Founders Barbara Nock, Karla Schaefer & Robin Hoch

In 2009 a leader of Outreach Ministries at Back River United Methodist Church, Karla Schaefer, along with Rev David Deans called a meeting for representatives of all the churches in the area that they could locate. They wanted to discuss how we could work together to help people in the area who were homeless and living on the street. Back River UMC was already packing and delivering bag lunches every week, and they knew personally men who were freezing to death outside in the cold.

There had to be a way,

God would help us to find a way, to bring them into a safe, warm place.

The first year 2010, so many things came together that made it possible for our fledgling organization, Churches for Streets of Hope, to provide that shelter for the first sixteen men. Three women from different churches – Karla Schaefer, Barbara Nock (Prince of Peace), and Robin Hoch (Orems UMC) – met weekly to sort out all the details of the plan and write the letters to get the other churches on board to help. We were inspired by Frank Burrus, a talented musician who was experiencing homelessness, but who was convinced that God would make this project possible. With Pastor Lori Cantin at Back River UMC writing a grant for us, Baltimore County stepped up to help with staff salaries. Several churches provided space for our shelter on a rotating basis. Twelve churches at first agreed to bring meals and other food, as well as bedding, winter coats, even Christmas gifts.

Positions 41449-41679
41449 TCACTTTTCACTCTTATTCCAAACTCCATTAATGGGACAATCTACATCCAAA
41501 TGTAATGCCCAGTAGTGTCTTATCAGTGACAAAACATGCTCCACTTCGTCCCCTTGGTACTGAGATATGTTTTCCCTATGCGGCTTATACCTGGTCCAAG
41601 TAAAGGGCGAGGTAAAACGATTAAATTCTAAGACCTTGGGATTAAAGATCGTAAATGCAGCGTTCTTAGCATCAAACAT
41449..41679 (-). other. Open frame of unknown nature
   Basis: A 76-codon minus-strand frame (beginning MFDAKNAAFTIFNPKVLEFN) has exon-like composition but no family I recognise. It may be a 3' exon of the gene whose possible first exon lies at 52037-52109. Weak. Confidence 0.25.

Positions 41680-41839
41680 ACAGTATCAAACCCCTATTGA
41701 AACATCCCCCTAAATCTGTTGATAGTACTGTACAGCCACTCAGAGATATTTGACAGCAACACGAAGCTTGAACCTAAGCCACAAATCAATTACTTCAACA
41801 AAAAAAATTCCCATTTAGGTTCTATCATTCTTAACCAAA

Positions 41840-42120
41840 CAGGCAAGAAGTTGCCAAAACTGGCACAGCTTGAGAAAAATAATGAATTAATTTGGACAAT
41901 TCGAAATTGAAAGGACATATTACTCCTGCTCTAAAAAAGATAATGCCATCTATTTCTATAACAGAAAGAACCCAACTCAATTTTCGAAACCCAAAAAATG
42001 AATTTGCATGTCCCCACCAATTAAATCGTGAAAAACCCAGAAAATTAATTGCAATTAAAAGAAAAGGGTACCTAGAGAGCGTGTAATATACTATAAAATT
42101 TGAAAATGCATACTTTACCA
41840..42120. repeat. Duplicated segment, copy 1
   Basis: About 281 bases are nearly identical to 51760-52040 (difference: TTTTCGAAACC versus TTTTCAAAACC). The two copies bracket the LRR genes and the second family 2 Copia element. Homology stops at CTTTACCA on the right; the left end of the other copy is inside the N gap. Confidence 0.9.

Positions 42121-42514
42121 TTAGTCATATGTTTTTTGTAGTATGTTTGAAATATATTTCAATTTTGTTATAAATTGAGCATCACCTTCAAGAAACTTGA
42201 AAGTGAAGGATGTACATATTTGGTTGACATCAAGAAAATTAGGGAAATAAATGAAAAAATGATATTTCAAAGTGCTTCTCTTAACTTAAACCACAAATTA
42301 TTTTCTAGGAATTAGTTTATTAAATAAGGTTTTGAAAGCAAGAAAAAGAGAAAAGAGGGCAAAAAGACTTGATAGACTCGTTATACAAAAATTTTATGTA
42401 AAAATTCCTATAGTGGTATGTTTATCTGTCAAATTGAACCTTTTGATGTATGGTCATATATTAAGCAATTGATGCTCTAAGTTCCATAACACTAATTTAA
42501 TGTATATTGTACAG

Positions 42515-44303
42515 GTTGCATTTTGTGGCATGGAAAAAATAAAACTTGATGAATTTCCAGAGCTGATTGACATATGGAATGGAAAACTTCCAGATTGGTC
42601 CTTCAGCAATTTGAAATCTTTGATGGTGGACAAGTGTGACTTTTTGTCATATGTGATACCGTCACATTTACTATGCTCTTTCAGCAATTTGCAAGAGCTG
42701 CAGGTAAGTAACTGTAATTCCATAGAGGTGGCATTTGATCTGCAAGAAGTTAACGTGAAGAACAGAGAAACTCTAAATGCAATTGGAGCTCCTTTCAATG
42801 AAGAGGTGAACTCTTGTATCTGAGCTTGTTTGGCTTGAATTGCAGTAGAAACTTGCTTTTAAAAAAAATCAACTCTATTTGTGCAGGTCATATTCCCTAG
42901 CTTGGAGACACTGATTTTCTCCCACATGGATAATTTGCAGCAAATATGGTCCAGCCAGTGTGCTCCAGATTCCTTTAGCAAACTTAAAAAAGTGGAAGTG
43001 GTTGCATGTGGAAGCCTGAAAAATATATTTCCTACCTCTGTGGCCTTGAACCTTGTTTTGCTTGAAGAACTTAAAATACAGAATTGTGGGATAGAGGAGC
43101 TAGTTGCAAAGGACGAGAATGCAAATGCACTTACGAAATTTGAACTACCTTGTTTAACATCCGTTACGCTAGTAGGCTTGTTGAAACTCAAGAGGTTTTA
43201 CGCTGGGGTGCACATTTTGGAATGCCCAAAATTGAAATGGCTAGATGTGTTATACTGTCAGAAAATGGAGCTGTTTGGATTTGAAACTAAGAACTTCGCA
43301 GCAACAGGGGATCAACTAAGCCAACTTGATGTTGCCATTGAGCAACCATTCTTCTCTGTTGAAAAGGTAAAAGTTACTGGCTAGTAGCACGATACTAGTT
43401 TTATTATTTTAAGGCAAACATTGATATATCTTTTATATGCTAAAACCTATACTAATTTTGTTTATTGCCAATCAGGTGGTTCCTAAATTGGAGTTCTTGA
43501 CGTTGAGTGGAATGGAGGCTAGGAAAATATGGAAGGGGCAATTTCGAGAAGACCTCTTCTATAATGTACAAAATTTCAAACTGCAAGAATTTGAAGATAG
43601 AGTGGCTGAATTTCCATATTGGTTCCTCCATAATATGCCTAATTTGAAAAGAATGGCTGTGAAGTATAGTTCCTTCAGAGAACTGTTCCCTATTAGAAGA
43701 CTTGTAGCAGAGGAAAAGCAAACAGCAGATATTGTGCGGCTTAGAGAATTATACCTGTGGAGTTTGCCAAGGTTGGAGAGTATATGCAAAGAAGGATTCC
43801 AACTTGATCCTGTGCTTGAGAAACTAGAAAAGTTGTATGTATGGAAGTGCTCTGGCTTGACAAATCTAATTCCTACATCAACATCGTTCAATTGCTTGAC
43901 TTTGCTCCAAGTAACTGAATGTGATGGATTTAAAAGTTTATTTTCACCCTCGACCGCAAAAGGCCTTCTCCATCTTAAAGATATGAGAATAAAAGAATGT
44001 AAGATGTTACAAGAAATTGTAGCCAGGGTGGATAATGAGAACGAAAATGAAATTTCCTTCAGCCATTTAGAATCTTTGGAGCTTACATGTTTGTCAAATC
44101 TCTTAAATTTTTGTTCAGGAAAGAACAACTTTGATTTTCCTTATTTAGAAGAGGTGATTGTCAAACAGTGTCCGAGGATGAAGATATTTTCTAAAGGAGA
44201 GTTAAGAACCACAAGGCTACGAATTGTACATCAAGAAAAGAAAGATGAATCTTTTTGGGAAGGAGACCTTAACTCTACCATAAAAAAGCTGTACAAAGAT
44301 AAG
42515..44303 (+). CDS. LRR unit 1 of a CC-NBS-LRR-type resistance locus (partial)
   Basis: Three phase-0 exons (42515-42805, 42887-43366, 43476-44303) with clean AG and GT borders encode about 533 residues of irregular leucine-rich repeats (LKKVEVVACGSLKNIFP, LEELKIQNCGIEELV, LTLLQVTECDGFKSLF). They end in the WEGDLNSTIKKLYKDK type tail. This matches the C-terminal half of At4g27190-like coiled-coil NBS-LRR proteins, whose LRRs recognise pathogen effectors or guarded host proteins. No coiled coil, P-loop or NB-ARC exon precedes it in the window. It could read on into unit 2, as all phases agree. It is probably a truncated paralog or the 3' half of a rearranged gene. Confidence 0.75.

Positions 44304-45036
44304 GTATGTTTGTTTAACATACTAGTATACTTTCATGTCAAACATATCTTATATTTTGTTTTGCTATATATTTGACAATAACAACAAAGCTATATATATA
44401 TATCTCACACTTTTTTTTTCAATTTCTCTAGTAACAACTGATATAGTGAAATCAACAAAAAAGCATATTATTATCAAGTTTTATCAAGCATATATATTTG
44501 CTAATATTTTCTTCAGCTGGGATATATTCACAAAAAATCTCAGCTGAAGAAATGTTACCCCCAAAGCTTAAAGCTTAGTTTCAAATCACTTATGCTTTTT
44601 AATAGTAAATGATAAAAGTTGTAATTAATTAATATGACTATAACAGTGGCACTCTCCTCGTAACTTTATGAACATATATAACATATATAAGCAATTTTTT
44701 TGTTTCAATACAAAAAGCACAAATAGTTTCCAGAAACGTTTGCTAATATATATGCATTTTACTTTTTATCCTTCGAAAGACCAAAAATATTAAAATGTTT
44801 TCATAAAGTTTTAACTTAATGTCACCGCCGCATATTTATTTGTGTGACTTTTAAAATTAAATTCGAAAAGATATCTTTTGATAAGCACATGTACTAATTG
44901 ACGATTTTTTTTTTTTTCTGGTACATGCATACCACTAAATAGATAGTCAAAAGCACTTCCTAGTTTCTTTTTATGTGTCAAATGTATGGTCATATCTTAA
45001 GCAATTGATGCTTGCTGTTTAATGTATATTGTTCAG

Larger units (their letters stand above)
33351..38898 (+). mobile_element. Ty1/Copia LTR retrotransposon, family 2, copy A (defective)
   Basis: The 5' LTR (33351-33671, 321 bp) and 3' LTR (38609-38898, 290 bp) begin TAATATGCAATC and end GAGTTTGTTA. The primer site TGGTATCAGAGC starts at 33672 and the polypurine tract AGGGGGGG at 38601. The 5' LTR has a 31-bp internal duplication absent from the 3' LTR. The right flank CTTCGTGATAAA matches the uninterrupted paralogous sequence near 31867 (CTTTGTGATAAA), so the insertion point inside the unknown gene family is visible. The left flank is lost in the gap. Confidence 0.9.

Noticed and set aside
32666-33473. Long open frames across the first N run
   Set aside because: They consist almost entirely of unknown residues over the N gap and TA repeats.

By the end of the first winter – November 2010-April 2011 - our number of churches had grown to twenty, and it continued to grow. A celebratory dinner was held at St. Peter’s Lutheran Church in April of 2011, with John Olsewski, Sr. and other Baltimore County officials, civic leaders, shelter clients (now alumni) and many church members in attendance. We thanked God then, as we do now, for making all of our work possible, for opening doors and inspiring supporters, for giving us the opportunity to live out our first motto, on the banner at the dinner:

“Love Thy Unhoused Neighbor”